The Stock Exchange supervising authority yesterday attempted to operate the bourse with the participation only of brokerage firms which are subsidiaries of the major state-controlled banks, sparking protests from other brokerage firms.

    Evert said that the Stock Exchange must regain its credibility at the earliest, adding he was convinced that the vast majority of small investors and brokerage firms were in favour of a clearing up of the situation in order to put the bourse on a solid footing.

    On his part, National Economy Minister Yiannos Papantoniou yesterday announced that international auditing firms would conduct special audits in all ASE-affiliated brokerage firms, following the collapse of Delta Securities - an incident that led to an unprecedented suspension of trading on the Athens bourse on Friday and Monday.

    He added that the measure aims to fully clear up responsibilities and to draw conclusions, adding that the government intends to deal comprehensively with the trading settlement, giving solutions to both the problem of Delta's inability to meet obligations and to improvement of clearing procedures and reducing market risks.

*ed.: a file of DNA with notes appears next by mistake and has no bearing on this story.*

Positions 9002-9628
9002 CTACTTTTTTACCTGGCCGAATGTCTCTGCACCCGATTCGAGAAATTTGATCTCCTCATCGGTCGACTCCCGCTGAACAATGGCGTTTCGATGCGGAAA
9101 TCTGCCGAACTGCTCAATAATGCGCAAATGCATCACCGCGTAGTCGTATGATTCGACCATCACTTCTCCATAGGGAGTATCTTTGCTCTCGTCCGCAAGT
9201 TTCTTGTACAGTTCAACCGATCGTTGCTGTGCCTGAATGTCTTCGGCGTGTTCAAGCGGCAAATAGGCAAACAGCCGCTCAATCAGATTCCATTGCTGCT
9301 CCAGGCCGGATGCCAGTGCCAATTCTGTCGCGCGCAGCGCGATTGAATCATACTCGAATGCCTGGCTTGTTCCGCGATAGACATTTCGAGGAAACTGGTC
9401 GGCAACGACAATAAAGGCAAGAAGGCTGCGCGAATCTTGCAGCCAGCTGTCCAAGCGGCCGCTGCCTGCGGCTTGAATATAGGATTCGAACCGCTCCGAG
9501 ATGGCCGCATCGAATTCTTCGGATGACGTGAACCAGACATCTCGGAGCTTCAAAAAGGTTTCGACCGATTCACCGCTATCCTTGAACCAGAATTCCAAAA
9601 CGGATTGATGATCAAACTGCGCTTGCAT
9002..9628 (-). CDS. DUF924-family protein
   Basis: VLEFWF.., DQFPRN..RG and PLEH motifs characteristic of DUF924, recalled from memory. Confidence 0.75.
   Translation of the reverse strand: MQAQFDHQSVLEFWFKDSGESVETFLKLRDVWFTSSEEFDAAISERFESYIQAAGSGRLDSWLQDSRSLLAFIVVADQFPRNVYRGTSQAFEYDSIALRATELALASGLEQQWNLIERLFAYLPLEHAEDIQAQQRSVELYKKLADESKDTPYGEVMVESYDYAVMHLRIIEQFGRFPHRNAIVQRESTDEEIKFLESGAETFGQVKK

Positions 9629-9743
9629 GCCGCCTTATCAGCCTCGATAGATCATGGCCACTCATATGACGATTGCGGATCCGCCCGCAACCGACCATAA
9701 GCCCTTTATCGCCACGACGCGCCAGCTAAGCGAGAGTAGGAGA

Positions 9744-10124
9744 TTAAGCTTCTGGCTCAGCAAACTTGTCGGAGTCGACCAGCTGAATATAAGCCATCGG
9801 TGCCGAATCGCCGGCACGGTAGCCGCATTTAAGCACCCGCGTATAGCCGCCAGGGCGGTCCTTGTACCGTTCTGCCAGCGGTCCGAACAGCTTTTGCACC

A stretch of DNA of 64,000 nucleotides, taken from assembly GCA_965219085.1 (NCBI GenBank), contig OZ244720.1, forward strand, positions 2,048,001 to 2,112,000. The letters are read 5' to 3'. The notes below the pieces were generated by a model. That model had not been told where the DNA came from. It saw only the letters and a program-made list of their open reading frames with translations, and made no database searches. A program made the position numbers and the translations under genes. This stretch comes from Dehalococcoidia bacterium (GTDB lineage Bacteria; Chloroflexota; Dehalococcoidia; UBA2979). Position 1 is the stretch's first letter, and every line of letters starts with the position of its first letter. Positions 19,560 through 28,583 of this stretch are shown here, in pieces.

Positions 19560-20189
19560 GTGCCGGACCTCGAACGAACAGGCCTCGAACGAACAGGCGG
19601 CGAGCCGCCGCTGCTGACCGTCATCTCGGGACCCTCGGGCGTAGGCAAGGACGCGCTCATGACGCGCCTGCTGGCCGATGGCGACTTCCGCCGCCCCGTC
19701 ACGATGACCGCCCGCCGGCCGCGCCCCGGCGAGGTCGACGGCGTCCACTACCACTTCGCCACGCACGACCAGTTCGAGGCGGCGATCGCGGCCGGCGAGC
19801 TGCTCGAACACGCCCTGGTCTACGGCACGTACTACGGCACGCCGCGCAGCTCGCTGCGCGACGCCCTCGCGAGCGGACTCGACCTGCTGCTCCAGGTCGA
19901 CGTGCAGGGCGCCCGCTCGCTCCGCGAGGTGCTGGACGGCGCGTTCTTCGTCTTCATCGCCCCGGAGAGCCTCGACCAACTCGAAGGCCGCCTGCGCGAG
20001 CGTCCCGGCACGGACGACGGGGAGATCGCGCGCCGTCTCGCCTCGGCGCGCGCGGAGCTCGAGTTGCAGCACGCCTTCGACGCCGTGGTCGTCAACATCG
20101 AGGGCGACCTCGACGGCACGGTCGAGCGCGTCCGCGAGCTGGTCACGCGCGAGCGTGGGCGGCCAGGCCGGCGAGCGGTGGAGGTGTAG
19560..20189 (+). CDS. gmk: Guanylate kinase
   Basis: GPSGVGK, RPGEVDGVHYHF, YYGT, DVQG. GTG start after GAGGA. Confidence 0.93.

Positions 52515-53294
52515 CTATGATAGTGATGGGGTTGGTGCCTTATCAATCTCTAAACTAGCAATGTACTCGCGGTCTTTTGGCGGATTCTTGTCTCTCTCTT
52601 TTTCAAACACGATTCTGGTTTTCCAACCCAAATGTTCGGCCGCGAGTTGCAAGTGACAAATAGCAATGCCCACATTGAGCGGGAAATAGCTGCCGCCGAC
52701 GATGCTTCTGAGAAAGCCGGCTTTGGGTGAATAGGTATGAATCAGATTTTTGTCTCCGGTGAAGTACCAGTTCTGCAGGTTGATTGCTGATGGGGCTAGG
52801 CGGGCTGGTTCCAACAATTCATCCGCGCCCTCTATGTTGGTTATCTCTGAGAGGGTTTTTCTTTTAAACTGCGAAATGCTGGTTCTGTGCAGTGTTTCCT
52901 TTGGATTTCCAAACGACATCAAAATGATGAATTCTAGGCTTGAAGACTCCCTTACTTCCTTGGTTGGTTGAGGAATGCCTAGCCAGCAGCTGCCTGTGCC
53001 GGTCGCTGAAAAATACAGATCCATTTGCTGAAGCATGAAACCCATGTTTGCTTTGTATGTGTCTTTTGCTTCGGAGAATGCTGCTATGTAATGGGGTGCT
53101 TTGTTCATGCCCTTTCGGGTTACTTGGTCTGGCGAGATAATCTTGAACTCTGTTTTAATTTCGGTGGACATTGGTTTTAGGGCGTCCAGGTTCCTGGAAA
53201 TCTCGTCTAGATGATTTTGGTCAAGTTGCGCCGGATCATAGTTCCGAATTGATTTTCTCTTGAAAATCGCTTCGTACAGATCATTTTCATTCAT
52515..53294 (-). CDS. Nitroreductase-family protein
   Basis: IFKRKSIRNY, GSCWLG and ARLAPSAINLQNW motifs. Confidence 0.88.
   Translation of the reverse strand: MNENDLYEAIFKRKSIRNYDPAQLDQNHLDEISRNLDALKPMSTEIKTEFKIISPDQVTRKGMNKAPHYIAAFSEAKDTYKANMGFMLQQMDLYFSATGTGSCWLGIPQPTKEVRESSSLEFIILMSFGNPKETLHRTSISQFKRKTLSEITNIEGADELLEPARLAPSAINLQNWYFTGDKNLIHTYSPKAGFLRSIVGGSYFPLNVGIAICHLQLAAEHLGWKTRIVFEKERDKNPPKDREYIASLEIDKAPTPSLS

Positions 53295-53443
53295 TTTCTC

This would involve legislation, he said, according to which the Titles Depository would immediately pay the National Bank of Greece the sum of Delta's worthless checks, and would in turn demand the sum from Delta and the Joint-Surety Fund.

    He added that according to a decision of the Capital Market Commission, all transactions entered up until Nov. 7 had to be cleared by tomorrow morning, and any firms not complying would not be allowed to participate in the market.

    Any arrears ascertained would be met in the same way as those of Delta's, he said.

    In a related development, it was announced that ASE president Manolis Xanthakis had been summoned to appear before a Supreme Court prosecutor to make a deposition in connection with conditions at the ASE and the Delta affair.